Can you change the world with a conference? Patch things up with a few panel discussions? The answer, of course, is rarely yes. So I don’t make any huge claims about what was accomplished at the conference, “Fresh Paths: Ideas for Navigating Wisconsin’s New Education Landscape,” on Nov. 17 in Eckstein Hall. (I say that as a person who worked on organizing it.)
But stirring the pot can move the cooking process forward. Spreading important and provocative thoughts can get people thinking along lines they might not have considered previously. Bringing a wide range of committed people together can lead to conversations – informal, as well as formal – that start something rolling.
I hope, and I’m even a bit optimistic, that we served some of those purposes at the conference, sponsored by Marquette Law School and the Marquette College of Education and attended by almost 200 people. The audience included key education policy figures across the spectrum, from union leaders to an advisor to Gov. Scott Walker.
I thought of the conference as a musical piece in four movements: What can be learned from what has been done in developing a new school system in New Orleans in the aftermath of Hurricane Katrina in 2005; getting a handle on the rapidly developing movement nationwide to overhaul teacher evaluations as a key to improving teacher effectiveness; a look at community efforts to improve educational outcomes overall in Milwaukee; and general assessments of what is needed in educational thinking to move Wisconsin forward. That meant we had three keynote speakers, all of them figures of national standing who were fresh faces to Wisconsin’s educational debate, and more than a dozen panelists, including important figures in state and local education policy.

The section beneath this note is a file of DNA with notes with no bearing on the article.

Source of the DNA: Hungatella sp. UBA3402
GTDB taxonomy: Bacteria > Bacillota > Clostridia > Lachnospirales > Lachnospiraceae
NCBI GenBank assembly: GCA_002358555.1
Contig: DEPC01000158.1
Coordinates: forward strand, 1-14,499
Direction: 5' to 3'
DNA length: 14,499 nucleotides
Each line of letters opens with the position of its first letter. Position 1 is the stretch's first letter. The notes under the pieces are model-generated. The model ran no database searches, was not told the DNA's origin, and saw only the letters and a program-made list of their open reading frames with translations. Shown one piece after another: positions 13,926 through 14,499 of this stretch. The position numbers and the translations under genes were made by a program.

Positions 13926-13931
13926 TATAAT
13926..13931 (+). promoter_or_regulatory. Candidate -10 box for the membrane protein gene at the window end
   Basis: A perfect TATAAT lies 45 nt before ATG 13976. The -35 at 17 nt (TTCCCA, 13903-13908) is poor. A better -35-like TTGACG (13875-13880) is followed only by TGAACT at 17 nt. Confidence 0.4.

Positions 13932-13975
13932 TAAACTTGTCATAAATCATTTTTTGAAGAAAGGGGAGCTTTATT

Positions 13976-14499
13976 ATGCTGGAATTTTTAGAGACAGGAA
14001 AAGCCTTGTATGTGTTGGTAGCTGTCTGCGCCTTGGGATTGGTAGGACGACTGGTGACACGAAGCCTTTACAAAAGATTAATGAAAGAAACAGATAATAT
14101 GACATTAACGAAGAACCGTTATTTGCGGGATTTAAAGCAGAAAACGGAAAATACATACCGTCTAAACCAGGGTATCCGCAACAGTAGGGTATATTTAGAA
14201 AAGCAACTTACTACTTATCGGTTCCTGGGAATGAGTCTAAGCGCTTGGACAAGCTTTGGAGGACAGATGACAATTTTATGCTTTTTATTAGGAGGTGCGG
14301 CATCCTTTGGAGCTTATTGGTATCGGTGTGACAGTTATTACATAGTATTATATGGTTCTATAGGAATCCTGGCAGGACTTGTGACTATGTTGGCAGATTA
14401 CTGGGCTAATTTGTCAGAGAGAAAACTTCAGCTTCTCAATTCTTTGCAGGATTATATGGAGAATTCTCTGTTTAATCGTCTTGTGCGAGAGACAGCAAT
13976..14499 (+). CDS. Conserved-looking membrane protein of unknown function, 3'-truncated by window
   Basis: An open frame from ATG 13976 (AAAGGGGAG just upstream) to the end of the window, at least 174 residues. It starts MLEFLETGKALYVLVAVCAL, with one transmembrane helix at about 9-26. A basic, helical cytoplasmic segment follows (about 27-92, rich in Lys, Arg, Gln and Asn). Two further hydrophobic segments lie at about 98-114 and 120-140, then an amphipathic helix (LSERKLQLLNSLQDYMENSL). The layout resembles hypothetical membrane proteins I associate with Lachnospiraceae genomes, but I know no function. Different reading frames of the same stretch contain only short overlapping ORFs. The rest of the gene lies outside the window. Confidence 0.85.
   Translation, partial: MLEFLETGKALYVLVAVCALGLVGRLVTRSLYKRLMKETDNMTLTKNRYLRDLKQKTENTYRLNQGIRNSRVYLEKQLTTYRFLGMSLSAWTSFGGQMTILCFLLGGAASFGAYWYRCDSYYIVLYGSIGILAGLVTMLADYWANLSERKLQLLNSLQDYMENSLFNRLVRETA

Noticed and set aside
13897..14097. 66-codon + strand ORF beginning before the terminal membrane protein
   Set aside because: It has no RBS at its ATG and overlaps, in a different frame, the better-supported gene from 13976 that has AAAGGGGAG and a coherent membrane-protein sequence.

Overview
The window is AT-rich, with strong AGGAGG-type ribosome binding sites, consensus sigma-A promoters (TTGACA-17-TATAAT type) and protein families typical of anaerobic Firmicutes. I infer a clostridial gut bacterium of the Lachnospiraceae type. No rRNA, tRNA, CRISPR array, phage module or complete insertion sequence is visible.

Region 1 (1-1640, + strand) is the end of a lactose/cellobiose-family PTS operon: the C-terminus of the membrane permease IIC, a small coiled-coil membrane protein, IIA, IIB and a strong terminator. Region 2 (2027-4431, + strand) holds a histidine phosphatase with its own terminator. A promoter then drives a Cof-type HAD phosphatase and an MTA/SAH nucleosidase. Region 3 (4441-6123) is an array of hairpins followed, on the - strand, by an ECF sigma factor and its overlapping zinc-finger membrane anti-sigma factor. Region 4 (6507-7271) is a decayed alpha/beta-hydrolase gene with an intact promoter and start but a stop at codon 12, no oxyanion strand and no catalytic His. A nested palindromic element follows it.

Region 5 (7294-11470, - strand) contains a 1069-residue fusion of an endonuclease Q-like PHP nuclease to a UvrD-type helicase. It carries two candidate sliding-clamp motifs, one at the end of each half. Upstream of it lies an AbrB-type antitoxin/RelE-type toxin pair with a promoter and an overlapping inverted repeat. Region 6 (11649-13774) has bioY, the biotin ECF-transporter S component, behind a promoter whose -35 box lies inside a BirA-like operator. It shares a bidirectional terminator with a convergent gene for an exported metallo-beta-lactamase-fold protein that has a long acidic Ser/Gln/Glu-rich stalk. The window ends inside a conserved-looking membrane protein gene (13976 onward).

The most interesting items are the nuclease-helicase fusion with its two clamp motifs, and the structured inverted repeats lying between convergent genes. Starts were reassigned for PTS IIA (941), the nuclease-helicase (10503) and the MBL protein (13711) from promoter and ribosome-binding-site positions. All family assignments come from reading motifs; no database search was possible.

Feel free to sample the nearly five hours of video that we have posted online from the conference. And let me share with you a few moments that stick out for me:
Paul Pastorek, the former superintendent of Louisiana schools who was one of the architects of what has happened in New Orleans, railing against conventional school systems that he said are broken when it comes to giving many kids a chance to succeed. Pastorek said, “My argument is not against unions, it’s not against teachers, it’s not against administrators, it’s not against legislators, it’s against the damn system. If people work in a broken system, the system designed to achieve the results we’re getting, they cannot be successful.” He called for systems that support strong leadership of individual schools, with strong accountability for results.
Pastorek and Sarah Carr, an education reporter for the New Orleans Times-Picayune, touching nerves in the debate over the impact of high levels of poverty in shaping educational outcomes. They were joined by Marquette’s Howard Fuller, who has also worked extensively in New Orleans, and Prof. Brian Beabout of the University of New Orleans. (If you’re going to watch one thing from the video, go to this exchange, starting at 1hour and 23 minutes.)